Parenting is a challenge on the very best of days, even for those whose chief aim is just to keep the kids alive for twenty-four hours. Trying to disciple a child at the same time as we try to help them be civilized, clean, helpful, and educated, is often overwhelming. What Christian parent hasn’t daily fretted about the missed prayers or times of deep talk or catechism and Scripture memorization? Missed days turns into weeks because Mom is pregnant and not feeling well and life becomes an hourly act of survival rather than what we always imagined—all the wee ones. . .
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Is it a parent’s responsibility to know the spiritual state of your kids? Is it possible to know their spiritual state? How do you adjust your parenting to include spiritual training as well as physical training?
I have spent no small amount of time over the last few years dissecting my parenting decisions when my children were younger, and personally flogging myself for the mistakes that I now see very clearly. I’m sure that many of you do this from time to time. In my case, it seems to have become one of my favorite hobbies. It causes a lot of wear and tear on the self-image, but it’s a lot cheaper than golf. When you realize a mistake in your parenting philosophy or practice, after you confess it and repent to God and your children,. . .
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How can a Christian family deal with it when mom is chronically ill? How can you still be a helpmeet to your husband when you can’t physically do the things you want to do? What are the benefits for the children in a household where mom is unwell? Join Steve & Kara for a candid discussion about their experience with extended illness.
How can you foster your kids’ talents and give them opportunities to grow? How can you evaluate the benefits and drawbacks of having one or more children involved in lessons, choirs, arts, athletics, etc? What are some options to reduce the drawbacks on the rest of the family while still encouraging your child’s talents? Steve and Kara Murphy welcome their son Matthew into the conversation on this one.
It is a great blessing to be a second or even third generation Christian. Our children are standing on our shoulders, reaching greater heights. And yet we need to be diligent to still preach the gospel to them. We should not give them over to the “process” of the church life, but be about discipling them daily.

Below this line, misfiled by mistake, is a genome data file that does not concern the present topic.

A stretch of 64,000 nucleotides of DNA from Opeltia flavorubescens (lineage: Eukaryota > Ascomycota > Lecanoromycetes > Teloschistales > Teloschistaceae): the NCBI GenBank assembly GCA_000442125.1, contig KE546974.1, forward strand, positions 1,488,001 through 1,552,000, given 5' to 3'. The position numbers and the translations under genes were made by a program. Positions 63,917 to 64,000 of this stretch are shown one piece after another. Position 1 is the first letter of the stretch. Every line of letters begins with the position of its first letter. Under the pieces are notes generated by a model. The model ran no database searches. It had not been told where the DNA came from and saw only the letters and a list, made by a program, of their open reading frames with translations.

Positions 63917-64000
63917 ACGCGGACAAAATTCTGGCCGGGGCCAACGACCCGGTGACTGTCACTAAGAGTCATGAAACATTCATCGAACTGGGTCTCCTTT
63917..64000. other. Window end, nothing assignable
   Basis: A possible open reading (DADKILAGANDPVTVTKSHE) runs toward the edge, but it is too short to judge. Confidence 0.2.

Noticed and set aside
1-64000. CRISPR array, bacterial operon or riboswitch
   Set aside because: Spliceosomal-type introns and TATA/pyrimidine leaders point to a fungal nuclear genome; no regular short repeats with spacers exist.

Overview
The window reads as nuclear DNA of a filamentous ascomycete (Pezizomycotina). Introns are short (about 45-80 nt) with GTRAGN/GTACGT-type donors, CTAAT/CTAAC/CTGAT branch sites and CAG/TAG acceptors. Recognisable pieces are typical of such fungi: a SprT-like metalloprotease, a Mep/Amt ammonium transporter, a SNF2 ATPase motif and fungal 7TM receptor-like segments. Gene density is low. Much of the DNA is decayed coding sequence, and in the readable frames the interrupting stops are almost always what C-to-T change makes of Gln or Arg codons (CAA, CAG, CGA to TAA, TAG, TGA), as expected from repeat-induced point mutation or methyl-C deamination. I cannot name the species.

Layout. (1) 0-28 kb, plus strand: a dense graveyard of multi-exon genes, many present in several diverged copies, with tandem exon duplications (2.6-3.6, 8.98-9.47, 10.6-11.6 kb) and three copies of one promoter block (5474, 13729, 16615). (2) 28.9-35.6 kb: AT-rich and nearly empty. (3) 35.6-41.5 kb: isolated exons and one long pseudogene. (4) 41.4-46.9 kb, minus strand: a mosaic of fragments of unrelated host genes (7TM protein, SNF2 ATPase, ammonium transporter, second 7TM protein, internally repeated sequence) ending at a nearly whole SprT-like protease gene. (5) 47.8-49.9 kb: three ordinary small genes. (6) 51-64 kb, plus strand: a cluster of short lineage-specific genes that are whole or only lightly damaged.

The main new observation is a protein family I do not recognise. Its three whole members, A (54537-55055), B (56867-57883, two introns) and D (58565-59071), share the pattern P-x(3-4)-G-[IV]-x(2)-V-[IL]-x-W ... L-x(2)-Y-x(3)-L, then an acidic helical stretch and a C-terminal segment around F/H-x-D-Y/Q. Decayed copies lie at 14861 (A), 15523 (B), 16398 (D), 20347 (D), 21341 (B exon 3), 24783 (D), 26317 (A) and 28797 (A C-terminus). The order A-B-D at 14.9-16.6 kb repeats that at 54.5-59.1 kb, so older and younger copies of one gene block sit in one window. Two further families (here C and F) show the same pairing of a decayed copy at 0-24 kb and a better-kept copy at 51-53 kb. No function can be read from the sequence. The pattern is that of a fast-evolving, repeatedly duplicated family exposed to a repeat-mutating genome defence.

Landmark Birthdays I’m young for my age and so all year till now, I’ve been watching my former classmates turn fifty and finally it’s my turn. Many of these same friends have Facebook pages filled with pictures of them with their college freshmen or even recent college graduates. I’m on a different path; Lindsay and I have five children and the oldest is but seven. Yes, I had a late start. And yes, she is much younger than I. Birthdays like this—when the AARP solicitations begin—are a time for reflection. I’m not at all where I thought I’d be at. . .
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Steve and Kara talk about what it’s like to have four generations living on the same property. What are the benefits to having so many different family members nearby?
How should parents help their daughters find godly husbands? How can young men be discipled to grow out of boyhood and into manhood?
I took the liberty of collating and grouping the characteristics and assignments found in our two passages (Titus 2:3-5 and 1 Timothy 5:3–16). I believe this list provides both very specific instructions for what a young woman should diligently pursue and the way in which it should be pursued. “To marry” and “to love their husbands” The “love” in Titus 2 is phileo love, brotherly, or in this case, sisterly love. It indicates friendship and companionship. It is good to note here that an unmarried young woman practices this love of husband in the context of family with her biological. . .